The North Bend Eagle

 

 

City gets bad news on FEMA levee repairs

by Nathan Arneal
Published 8/14/19

North Bend officials are not liking what they’re hearing from the Federal Emergency Management Agency.

North Bend requested about $730,000 to repair the Platte River levee southwest of North Bend. Since the March flood, the river has been washing directly against the levee, causing it to erode. Before the flood, there was 90 yards of dry ground and a jetty between the levee and the river bank.

Last Tuesday, the day of the Aug. 6 city council meeting, city clerk Theresa Busse was told by FEMA reps that they consider it a $217,000 project. Of that, FEMA would pay 75%, the Nebraska Emergency Management Agency 12.5% and the city of North Bend 12.5%.

When the original request was made, the cost of building up a road through Pioneer Lake was included. The latest version of the project has the route of the levee going through Riverview Shores, which will require a shorter and less expensive route.

FEMA also told Busse it wouldn’t pay for a road to the levee for repair access. That cost would fall on the city.

City officials were skeptical that the project could be done for $217,000. Julie Ogden of JEO Consulting, which acts as the city’s engineer, said the process of getting the project designed, permitted and ready for bid letting will cost $85,000.

The news got worse.

When Busse asked Ogden what the timetable was to get the levee repaired, Ogden said surveying, design and permitting would take until December, with actual work not starting until the ground thawed in March.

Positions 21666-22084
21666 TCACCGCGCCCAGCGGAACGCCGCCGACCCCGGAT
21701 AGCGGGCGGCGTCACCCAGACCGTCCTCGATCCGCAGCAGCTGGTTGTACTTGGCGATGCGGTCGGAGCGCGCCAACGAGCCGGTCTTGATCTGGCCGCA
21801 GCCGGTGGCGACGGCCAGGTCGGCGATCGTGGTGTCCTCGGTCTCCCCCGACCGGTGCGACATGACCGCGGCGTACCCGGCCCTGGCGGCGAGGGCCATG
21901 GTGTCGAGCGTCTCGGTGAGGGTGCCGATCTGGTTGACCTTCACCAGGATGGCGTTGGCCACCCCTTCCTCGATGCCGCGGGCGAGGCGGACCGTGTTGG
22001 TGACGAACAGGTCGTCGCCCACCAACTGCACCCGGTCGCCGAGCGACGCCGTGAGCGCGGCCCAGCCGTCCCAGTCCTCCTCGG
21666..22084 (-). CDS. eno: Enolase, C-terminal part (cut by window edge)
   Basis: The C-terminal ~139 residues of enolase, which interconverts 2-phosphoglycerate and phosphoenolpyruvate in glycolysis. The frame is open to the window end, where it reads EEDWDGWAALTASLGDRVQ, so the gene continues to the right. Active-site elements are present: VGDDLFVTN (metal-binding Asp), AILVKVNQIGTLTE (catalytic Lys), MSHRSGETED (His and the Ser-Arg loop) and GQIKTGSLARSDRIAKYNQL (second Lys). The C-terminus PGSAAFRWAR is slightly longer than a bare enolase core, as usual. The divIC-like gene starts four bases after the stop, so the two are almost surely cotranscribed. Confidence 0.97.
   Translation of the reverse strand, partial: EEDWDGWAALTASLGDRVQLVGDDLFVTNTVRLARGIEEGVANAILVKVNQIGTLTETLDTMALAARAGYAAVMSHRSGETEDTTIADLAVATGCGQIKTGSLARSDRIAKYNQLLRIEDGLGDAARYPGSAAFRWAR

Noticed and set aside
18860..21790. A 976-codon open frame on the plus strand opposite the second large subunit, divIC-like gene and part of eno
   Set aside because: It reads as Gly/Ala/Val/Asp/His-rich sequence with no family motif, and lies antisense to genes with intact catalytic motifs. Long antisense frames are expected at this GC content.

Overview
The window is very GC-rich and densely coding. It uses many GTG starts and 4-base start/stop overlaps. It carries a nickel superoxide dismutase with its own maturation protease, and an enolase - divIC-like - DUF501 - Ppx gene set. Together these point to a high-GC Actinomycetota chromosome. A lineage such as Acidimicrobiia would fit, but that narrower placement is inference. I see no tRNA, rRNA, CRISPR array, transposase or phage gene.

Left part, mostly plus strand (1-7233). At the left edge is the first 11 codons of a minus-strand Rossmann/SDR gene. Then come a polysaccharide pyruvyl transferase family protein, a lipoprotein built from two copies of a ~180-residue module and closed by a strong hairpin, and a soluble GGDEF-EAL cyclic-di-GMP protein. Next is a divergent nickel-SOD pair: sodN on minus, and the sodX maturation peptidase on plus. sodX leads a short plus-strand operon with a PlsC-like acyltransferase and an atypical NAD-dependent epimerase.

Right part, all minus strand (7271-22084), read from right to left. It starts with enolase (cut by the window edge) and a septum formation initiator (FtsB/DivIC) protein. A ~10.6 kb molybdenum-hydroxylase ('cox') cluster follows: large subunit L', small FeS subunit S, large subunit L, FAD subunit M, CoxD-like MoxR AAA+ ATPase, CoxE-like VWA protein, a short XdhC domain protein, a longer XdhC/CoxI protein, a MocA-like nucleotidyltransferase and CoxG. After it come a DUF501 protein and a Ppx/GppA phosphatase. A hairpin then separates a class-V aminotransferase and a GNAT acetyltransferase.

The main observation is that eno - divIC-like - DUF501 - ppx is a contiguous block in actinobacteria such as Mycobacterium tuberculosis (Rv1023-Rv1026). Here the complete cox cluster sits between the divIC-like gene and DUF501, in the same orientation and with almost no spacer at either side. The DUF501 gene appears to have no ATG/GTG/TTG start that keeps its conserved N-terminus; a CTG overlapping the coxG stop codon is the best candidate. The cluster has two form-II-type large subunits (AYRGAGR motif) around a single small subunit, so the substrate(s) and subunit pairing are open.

“We can’t wait that long,” Busse said. “If we don’t get it built before winter, we’re going to flood.”
Councilman Ken Streff said if it does flood again, FEMA will be paying for 100% of the repair, since FEMA covers all costs in an emergency situation, compared to the 75% it covers in a recovery situation.

Streff also said the fire department has one-ton sandbags on call if they need to plug a break in the levee.

“We’re probably good until we get any ice jams in the spring,” Streff said. “
That’s where we’re in trouble.”

Ogden said she’d try to move the project along as fast as she could, but she said anything getting done before spring was doubtful.

“That’s a disaster,” Busse said. “That isn’t going to cut it. Our flood this year was March 15. If we don’t have some protection there, we’re doomed.”

With no other options, the city council begrudgingly approved the agreement with JEO to begin designing the levee improvements.

In other council business:

• The council authorized JEO to advertise for bids on Phase 1 of the flood repair to city streets, which includes Cottonwood Street from Highway 30 to the gate of Pioneer Lake and several street returns around town. The council also authorised bid advertisement on repairs to sewer manholes.

• A discussion was held with three members of the Pioneer Lake Homeowners Association Board on the city’s responsibility with the private roads within Pioneer Lake.

The HOA board members asked that the city follow through with its commitment to maintain Pioneer Lake roads and pay for repairs to its flood-damaged roads.

Echoing discussion at the July 2 meeting, debate ensued as to what constitutes maintenance and what constitutes repair. Several council members expressed a willingness to reach a compromise and work with Pioneer Lake to get its internal road fixed. The council asked the HOA to get an estimate on the damage repair.

• The meeting began with the council taking a tour of the city’s water and sewer treatment system.

 

Note: This story was edited from the print version to change the cost of the levee repair according to FEMA to $217,00. The original version incorrectly said $275,000.

 

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